Yeah. So we started this kind of modern accounting firm and this was about seven years ago. That firm originated. And it was kind of a new idea back then. Not too many people were really jumping on that model, innovative kind of digital accounting firm. And so at the time, I said we need a project management system to build a handle with employees scattered around the country and clients scattered around the country. We really need a project management system that can manage and handle, you know, the digital type of atmosphere. And I looked around and just could not find something that was built for accountants. That was a project manager system. So if we can't find it, let's build it because there's going to be accountants after us. They're going to need the same exact thing. And so at that time, we started building out a project management software.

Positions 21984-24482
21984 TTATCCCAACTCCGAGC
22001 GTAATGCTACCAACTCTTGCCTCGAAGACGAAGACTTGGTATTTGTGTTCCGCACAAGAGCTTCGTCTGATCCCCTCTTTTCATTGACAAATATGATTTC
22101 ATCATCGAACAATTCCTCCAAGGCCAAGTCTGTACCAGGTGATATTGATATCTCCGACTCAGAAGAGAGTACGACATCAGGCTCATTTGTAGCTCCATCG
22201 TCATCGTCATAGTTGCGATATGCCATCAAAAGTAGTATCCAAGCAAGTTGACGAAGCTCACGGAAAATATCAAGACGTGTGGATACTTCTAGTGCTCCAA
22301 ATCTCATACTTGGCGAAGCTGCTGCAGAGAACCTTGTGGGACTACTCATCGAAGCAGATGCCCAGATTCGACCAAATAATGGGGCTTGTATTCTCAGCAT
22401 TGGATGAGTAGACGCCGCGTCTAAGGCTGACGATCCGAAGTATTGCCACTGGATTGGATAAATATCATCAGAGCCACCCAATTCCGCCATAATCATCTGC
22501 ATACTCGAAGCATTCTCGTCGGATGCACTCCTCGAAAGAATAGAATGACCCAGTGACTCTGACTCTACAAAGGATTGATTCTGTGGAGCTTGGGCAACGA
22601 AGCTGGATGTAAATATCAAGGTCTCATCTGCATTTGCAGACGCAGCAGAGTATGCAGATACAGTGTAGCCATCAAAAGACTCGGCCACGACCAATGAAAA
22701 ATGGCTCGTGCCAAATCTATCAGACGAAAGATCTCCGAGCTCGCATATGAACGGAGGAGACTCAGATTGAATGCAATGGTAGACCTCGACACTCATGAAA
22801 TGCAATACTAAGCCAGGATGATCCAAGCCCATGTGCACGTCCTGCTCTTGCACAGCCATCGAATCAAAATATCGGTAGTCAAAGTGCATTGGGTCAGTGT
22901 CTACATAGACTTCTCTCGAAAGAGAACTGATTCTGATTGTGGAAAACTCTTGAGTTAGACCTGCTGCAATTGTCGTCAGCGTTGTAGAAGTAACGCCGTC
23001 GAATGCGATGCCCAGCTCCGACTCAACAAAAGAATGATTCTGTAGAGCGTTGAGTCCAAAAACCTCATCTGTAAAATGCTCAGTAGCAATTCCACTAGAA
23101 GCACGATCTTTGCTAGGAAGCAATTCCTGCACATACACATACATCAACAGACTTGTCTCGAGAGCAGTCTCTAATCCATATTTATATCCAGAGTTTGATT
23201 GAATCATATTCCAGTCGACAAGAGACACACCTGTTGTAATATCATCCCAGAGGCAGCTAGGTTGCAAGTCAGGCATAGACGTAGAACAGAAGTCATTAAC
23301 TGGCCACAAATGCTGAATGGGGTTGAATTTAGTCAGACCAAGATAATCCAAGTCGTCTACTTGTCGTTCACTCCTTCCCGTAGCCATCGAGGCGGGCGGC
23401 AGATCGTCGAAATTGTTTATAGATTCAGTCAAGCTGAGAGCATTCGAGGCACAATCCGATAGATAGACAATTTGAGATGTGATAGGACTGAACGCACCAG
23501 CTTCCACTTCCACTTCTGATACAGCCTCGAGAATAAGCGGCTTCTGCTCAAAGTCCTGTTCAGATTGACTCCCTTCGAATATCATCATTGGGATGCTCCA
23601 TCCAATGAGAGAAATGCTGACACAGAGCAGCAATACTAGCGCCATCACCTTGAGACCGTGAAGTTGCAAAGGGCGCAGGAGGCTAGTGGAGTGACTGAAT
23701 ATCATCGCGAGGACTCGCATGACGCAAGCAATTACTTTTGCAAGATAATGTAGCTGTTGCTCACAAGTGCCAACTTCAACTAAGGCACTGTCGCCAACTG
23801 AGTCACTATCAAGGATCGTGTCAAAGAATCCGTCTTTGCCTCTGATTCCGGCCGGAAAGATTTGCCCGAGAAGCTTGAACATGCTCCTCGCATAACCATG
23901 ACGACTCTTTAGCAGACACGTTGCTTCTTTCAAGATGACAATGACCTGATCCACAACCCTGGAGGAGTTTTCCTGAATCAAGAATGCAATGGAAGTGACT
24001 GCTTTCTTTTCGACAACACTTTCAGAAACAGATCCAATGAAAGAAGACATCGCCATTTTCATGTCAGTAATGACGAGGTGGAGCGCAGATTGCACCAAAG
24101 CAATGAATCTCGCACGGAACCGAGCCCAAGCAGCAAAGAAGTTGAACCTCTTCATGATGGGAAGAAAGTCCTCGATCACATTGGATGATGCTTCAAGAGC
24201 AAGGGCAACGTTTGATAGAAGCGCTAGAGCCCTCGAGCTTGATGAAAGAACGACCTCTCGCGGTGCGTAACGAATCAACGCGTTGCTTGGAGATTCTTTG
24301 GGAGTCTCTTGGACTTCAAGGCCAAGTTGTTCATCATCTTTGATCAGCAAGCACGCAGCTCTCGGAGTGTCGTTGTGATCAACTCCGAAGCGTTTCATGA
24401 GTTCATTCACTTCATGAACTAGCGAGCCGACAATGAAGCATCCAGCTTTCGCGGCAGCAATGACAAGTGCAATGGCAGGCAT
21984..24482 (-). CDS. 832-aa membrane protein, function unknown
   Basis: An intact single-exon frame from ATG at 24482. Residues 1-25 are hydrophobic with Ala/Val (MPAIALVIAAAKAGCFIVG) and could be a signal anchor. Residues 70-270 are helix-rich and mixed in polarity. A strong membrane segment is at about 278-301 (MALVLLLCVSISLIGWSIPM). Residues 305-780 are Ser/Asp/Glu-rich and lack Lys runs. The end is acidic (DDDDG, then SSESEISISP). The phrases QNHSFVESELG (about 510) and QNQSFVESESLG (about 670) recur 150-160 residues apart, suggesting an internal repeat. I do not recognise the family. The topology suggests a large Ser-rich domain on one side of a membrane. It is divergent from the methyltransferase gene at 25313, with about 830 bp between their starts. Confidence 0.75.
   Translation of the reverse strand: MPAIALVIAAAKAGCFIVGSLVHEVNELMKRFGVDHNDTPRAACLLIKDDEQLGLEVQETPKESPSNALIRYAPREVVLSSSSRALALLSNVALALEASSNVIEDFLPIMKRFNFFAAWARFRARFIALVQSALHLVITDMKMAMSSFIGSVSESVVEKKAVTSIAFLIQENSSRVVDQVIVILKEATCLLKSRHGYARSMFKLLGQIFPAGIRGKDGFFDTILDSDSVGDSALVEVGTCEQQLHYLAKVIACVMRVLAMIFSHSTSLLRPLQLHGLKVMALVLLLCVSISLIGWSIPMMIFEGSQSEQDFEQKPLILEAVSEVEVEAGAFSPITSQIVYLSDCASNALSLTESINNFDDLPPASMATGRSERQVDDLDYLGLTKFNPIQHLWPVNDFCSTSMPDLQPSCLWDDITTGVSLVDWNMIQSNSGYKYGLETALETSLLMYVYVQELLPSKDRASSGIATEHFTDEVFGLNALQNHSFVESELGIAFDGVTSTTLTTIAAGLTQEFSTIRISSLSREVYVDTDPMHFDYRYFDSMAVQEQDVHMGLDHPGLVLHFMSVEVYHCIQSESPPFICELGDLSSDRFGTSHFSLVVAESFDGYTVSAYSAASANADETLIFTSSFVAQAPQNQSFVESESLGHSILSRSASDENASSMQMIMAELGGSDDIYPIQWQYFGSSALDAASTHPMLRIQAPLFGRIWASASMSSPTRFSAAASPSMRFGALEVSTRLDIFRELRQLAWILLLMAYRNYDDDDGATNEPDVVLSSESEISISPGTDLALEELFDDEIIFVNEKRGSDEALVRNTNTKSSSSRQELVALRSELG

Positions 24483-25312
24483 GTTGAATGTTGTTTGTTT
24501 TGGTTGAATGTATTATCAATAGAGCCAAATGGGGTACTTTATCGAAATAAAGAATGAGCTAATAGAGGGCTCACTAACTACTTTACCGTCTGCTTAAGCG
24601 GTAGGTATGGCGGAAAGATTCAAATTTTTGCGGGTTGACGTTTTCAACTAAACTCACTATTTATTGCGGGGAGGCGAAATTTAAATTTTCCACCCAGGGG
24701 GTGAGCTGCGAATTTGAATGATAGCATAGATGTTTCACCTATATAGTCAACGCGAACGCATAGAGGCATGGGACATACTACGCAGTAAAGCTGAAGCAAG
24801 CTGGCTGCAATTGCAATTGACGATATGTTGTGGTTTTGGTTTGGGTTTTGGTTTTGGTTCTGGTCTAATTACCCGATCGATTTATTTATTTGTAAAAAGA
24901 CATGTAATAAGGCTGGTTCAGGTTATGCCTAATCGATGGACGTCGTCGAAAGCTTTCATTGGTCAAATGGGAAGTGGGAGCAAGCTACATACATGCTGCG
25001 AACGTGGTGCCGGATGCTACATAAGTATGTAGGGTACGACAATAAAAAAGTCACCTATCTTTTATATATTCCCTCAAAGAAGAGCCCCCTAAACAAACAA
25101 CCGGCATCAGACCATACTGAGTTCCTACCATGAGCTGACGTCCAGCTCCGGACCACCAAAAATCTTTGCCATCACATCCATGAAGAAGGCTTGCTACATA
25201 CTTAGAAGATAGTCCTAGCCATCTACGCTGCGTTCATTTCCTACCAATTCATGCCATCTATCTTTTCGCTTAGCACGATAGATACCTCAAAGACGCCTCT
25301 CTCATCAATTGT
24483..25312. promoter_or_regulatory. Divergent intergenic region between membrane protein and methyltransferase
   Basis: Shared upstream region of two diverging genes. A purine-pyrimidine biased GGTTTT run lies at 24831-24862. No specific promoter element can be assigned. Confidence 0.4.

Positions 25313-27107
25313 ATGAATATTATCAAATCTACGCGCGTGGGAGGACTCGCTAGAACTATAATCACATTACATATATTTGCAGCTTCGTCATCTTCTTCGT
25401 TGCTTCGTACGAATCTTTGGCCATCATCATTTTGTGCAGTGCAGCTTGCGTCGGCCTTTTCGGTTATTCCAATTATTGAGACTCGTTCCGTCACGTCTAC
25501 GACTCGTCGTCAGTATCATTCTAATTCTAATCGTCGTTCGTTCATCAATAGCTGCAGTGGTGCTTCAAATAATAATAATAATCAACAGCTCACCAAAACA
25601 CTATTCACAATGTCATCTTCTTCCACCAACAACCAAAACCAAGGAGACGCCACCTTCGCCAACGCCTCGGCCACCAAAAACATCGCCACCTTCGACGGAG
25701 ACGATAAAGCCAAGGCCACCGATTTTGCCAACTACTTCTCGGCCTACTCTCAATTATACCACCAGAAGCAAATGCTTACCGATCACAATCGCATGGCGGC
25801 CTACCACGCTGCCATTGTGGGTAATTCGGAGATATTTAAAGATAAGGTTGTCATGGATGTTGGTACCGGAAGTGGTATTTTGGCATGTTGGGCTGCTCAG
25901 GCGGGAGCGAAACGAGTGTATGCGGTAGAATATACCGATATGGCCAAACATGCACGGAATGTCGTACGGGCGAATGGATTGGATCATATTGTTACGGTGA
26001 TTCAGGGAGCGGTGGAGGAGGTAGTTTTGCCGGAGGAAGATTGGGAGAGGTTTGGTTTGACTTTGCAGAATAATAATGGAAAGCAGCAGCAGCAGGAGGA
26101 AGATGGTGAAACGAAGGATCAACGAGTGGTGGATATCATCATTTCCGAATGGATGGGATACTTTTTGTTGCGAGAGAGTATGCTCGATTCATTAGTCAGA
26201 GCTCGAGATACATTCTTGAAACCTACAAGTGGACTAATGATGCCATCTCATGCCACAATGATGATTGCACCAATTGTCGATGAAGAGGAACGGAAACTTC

And it took about three years to build it. So three years into our current firm, three years. And we finally had this project management software built up. And by that time, there was five competitors on the market that worst project manager system specific to accountants, and they were all extremely well funded. So us being bootstrapped didn't have much of an option to really take it to market too hard. So we ended up kind of cutting that project. And, you know, I look at that as a failure. But again, it's kind of cliche to say this, but business owners learn from their failures. There's one thing that I've learned from from the software piece, and it's to always have a minimum viable product. So we built all this project management system that was perfect. It was ready to hit the ground and could bring in clients and bringing tons of clients. But it was three years later. And so what we should have done is launched early but had a minimal viable product. So maybe it just had task management or maybe just did recurring tasks. And then we bring it to market, see what the interest is out there, get users inside of it. And then we build on the discussions, the comments, the calendars, the files, and you kind of build around that. But that is one area that we could go back into the whole saw thing again. We would do that kind of minimal viable product idea. And again, it's just getting as as basic of an item that you can out onto the market to see if there's interest there and then build it up there.